When I vacation with my daughter, Mila, I always look for a local playground. Although she is a good travel buddy, I know my child can only take so much of being a tourist. Watching her play in a group of children, I often find myself reflecting on her childhood and education. My role as Head of the Experiential and Lower Schools for Shorecrest puts me in a unique position to consider how our image of a child informs what we, as parents and faculty look for in a school.
On a trip to Seattle, Mila played for hours on a small merry-go-round with a very diverse group of children from ages two to sixteen. Their shared joy was apparent as they worked together to make the apparatus move at different speeds and lengths of time. Some spins were just enough to go around a few times, and others made the world turn upside down! As I watched the children, many speaking different languages, I made some observations.
The children had a common purpose: to have fun, and to be a part of the fun. The children easily worked together, helped each other, solved problems, listened to one another even when they spoke different languages, and cared for each other. Whenever a child wanted to get off or on, someone acted or spoke up to make it happen. The children made sensory explorations of the space around the merry-go-round, it’s shape and the ground. They took risks, made friends, and laughed together. It was really beautiful. No adults interfering. All kids -- and honestly, no problems. Children got on and off, and back on again.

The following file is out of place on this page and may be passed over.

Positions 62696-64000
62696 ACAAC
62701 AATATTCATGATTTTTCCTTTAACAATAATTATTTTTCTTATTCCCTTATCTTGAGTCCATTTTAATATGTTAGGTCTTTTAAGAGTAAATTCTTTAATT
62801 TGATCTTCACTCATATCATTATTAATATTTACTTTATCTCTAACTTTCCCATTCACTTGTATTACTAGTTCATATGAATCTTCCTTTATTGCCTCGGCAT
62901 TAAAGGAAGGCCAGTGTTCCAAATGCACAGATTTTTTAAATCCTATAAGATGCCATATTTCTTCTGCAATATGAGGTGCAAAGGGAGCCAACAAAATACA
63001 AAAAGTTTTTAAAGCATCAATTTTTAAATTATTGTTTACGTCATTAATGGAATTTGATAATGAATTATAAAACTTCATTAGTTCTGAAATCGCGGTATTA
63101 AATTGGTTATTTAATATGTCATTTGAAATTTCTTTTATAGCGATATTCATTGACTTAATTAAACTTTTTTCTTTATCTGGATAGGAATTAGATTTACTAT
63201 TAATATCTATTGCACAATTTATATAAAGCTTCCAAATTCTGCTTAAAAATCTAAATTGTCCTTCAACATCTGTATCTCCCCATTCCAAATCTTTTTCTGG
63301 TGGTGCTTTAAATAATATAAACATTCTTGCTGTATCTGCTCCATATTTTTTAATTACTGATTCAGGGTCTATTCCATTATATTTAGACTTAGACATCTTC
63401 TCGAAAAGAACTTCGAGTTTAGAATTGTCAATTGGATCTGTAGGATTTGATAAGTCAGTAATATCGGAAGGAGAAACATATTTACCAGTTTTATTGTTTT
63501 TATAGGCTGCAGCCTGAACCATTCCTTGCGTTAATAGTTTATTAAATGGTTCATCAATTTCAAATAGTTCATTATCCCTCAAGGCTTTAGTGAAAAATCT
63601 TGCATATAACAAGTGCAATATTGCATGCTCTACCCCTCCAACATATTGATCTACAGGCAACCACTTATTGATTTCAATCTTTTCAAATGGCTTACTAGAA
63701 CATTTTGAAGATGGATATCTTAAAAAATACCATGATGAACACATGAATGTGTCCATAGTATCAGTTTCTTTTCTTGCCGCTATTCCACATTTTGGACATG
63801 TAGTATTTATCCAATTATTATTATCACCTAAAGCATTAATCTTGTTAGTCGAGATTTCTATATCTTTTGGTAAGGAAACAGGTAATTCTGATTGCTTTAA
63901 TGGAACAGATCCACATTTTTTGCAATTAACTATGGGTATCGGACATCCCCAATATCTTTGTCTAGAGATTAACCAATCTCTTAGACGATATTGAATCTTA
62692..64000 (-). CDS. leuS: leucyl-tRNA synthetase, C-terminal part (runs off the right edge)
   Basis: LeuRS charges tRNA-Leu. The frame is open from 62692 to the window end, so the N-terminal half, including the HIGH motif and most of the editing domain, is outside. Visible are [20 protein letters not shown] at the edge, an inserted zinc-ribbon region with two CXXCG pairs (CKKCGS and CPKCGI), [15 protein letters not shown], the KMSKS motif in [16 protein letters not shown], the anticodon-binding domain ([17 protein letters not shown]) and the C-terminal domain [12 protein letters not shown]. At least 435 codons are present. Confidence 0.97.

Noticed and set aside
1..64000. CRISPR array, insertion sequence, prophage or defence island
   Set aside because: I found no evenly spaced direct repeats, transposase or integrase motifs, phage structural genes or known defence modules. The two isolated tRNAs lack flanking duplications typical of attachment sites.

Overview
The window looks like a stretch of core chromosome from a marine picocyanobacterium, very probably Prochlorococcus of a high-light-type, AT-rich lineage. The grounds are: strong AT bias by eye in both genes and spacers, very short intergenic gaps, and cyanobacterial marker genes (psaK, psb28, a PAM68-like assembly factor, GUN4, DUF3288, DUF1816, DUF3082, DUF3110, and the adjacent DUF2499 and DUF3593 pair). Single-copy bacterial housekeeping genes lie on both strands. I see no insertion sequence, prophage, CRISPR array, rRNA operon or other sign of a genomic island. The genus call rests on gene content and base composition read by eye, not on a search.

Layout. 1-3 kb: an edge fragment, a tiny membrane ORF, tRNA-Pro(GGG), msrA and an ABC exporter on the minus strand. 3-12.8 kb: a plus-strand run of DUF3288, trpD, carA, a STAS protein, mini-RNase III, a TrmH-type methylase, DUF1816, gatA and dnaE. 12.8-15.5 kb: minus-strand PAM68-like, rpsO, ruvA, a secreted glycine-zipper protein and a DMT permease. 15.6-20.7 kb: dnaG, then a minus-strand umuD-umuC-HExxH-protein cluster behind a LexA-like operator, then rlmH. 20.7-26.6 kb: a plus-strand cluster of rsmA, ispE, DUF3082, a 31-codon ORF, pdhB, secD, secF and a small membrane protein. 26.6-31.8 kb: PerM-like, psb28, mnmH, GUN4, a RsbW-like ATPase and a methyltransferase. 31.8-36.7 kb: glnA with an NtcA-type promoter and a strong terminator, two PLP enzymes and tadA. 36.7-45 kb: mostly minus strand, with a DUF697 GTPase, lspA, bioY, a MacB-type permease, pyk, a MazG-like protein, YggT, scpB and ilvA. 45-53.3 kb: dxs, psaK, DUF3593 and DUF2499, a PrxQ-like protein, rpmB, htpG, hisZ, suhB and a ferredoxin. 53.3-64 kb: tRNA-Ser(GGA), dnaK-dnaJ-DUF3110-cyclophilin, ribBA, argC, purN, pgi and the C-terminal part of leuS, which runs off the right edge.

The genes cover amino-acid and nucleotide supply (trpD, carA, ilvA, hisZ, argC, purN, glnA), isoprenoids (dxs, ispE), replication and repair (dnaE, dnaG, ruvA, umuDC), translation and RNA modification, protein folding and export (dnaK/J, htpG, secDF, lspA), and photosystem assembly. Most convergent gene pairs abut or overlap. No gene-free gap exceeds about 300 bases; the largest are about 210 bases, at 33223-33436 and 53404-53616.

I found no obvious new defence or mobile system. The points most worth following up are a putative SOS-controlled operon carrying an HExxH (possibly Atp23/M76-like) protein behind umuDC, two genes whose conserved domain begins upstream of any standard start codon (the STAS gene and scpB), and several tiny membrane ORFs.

- Commitment to Student Competence
A photo I took that day captured the heart of our Lower School’s image of a child. Our community sees children as competent and capable. As teachers and administrators, we know students are smart, strong, in tune, creative, funny, powerful, sensory seeking, relationship seeking, caring individuals, and so much more. Everyone in our community believes deeply in each student’s potential for learning. That’s where our school begins. Our image of the child informs our pedagogy, language, and the learning environment.
As Vivian Wallace, one of my favorite mentor-teachers from the Central Park East School would say, “Start with noticing what the student can do, Lisa.” Children are so capable. It is our job as adults to develop their potential for learning.
- Collective Vision
We all have an image of children inside of us. This image informs how we behave with children, how we talk to them, how we listen to them, how we observe them, how we support their learning and how we recognize learning. If an adult’s image of a young student is one of helplessness, than the adult will act toward the child in a certain way. The adult’s interactions with the student are based in how he or she sees the child.
Children are so smart, so aware of their environment and all the interactions — especially the interactions between adults. They “read” adults, and they can tell how adults view children. They understand when adults model collaboration and talk to one another with respect, kindness, and humor.
From these interactions, children form images of teenagers and grown-ups, and those images become the basis for learning and development. As the educator Loris Malaguzzi shared, “children know what adults care about and what they think is interesting, worth doing, and worth taking the time to plan and prepare for.”
It is incumbent on parents, teachers and administrators to ask ourselves and our school: What is OUR image of a child? How do we focus that image in order to allow children to reach their potential?
We invite you to see how the Shorecrest community collaborates to bring our image of a child into focus. Join us on campus for an Admissions event or schedule your personal tour.